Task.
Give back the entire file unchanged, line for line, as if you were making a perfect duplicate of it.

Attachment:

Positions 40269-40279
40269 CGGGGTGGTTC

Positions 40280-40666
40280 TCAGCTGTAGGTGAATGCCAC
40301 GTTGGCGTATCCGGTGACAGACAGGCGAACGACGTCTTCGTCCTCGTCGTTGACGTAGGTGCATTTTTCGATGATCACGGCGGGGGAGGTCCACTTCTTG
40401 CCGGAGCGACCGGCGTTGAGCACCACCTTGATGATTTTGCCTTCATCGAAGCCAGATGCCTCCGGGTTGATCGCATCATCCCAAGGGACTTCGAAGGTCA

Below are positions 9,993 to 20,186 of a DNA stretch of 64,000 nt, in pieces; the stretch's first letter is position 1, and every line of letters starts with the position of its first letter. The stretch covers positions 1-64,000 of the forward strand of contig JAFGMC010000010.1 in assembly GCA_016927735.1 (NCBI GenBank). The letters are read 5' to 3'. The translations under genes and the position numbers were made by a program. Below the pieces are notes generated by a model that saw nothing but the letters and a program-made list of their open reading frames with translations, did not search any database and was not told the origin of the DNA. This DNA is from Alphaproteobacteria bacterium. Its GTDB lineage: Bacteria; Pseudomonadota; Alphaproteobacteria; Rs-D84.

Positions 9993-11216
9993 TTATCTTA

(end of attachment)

Positions 40269-40279
40269 CGGGGTGGTTC

Positions 40280-40666
40280 TCAGCTGTAGGTGAATGCCAC
40301 GTTGGCGTATCCGGTGACAGACAGGCGAACGACGTCTTCGTCCTCGTCGTTGACGTAGGTGCATTTTTCGATGATCACGGCGGGGGAGGTCCACTTCTTG
40401 CCGGAGCGACCGGCGTTGAGCACCACCTTGATGATTTTGCCTTCATCGAAGCCAGATGCCTCCGGGTTGATCGCATCATCCCAAGGGACTTCGAAGGTCA

Below are positions 9,993 to 20,186 of a DNA stretch of 64,000 nt, in pieces; the stretch's first letter is position 1, and every line of letters starts with the position of its first letter. The stretch covers positions 1-64,000 of the forward strand of contig JAFGMC010000010.1 in assembly GCA_016927735.1 (NCBI GenBank). The letters are read 5' to 3'. The translations under genes and the position numbers were made by a program. Below the pieces are notes generated by a model that saw nothing but the letters and a program-made list of their open reading frames with translations, did not search any database and was not told the origin of the DNA. This DNA is from Alphaproteobacteria bacterium. Its GTDB lineage: Bacteria; Pseudomonadota; Alphaproteobacteria; Rs-D84.

Positions 9993-11216
9993 TTATCTTA